The engineers of the Indian Army have completed the construction of a 60-metre bridge over the Galwan river in eastern Ladakh that would strengthen India’s control of the region by enabling the Indian troops to move across the river and provide a shield to the 255 KM strategic road from Darbuk to Daulat Beg Oldie, the final post south of the Karakoram Pass, the Hindustan Times reported.
The construction of the bridge was completed in the wake of belligerence displayed by the People Liberation Army in a bid to discourage the Indian Army from completing the project. The building of the bridge over the Galwan river seen as a strategic move by India which triggered the expansionist moves by the Chinese army that resulted in the standoff between the armies of the two countries before the PLA made an inflated claim over the entire Galwan Valley region.
The strategic location of the bridge
As per the HT report, the newly constructed four-span bridge is situated three kilometres east of the Shyok river-Galwan confluence, while the latest flashpoint-PP14 is located further 2 km east of the Bailey bridge. The Patrolling Point 14, the site of the bloody clashes between the two armies on June 15 is located close to the Y-junction which is the confluence of Galwan and Shyok rivers. An Indian army camp is set up at the said location, right next to the DSDBO road.
“Right through the stand-off between the two countries, we continued building the bridge. Even as the skirmishes broke out between the Indian soldiers and the PLA on June 15, the completion of the bridge continued steadfastly,” an official was quoted as saying by the Hindustan Times.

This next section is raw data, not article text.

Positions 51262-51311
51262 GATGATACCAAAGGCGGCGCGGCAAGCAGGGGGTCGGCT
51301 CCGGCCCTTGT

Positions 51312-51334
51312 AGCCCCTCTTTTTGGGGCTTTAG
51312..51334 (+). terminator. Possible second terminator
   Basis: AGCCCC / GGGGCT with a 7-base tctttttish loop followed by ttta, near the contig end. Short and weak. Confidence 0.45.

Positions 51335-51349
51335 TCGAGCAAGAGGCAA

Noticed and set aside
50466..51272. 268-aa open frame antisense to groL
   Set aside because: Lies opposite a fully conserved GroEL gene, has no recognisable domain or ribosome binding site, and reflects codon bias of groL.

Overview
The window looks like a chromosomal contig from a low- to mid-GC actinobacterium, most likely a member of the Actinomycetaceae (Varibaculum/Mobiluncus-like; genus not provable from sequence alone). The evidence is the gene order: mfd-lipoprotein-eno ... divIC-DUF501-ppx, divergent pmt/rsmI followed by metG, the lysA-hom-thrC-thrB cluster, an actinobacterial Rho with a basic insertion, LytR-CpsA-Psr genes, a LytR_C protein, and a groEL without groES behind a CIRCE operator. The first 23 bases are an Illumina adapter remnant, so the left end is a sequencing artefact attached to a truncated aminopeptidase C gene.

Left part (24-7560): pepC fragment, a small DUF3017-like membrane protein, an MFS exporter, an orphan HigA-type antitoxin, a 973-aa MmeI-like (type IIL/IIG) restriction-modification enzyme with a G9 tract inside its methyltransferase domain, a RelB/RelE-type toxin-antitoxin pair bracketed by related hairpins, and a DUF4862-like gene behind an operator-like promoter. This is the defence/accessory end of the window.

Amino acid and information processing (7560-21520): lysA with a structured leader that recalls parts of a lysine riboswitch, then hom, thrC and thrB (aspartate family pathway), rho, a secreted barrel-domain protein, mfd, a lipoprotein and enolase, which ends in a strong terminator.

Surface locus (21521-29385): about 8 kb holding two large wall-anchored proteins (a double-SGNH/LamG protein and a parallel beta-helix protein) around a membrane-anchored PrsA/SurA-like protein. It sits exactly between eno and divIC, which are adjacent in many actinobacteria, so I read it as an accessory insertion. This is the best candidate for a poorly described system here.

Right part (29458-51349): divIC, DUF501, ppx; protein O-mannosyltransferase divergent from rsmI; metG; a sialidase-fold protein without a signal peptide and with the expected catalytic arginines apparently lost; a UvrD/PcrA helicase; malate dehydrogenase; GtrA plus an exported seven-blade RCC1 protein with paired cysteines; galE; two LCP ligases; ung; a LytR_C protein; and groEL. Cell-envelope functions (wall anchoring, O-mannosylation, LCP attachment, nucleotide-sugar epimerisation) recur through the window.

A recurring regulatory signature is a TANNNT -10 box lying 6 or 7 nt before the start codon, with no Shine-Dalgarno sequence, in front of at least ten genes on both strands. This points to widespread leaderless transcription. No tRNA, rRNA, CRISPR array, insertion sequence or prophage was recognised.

China’s nefarious aims to make sweeping claims of the entire Galwan Valley is an attempt to reduce India’s assertion to Shyok river and if it happens, the Chinese will have a birds-eye view of the DSDBO road and in the times of hostility, they can snap the road connectivity to Daulat Beg Oldie. This will provide them with another avenue to open road to Pakistan via Murgo, the last Indian village before DBO.
Built on concrete pillars, the Bailey bridge consolidates India’s hold in the region and provides its military with the advantage of rapid military mobilisation to protect Indian strategic interests. With Indian Army vehicles being able to cross the river through the newly-built bridge, the Indian military will be better poised to rein in the aggressive manoeuvres by the Chinese PLA.
Violent clashes between Indian and Chinese army at the Galwan Valley
At least 20 Indian soldiers, including a colonel, had attained martyrdom in the violent clashes with the Chinese troopers in Eastern Ladakh’s Galwan Valley, the Indian Army said on Tuesday. The Army had initially claimed that 3 soldiers, including one Commanding Officer, were killed in the skirmishes but later in the evening it revised the figure to 20 saying 17 others had succumbed to their injuries due to the prolonged exposure to sub-zero temperatures.
The killing of the Indian soldiers marks the Indian Army’s worst losses since the Kargil War in 1999 and signifies the most intense military combat between India and China since 1967 when about 80 Indian soldiers and at least 300 Chinese PLA troops were killed in the course of the savage skirmishes that broke out near the Nathu La and Cho Lo passes, the strategic gateway to the crucial Chumbi valley.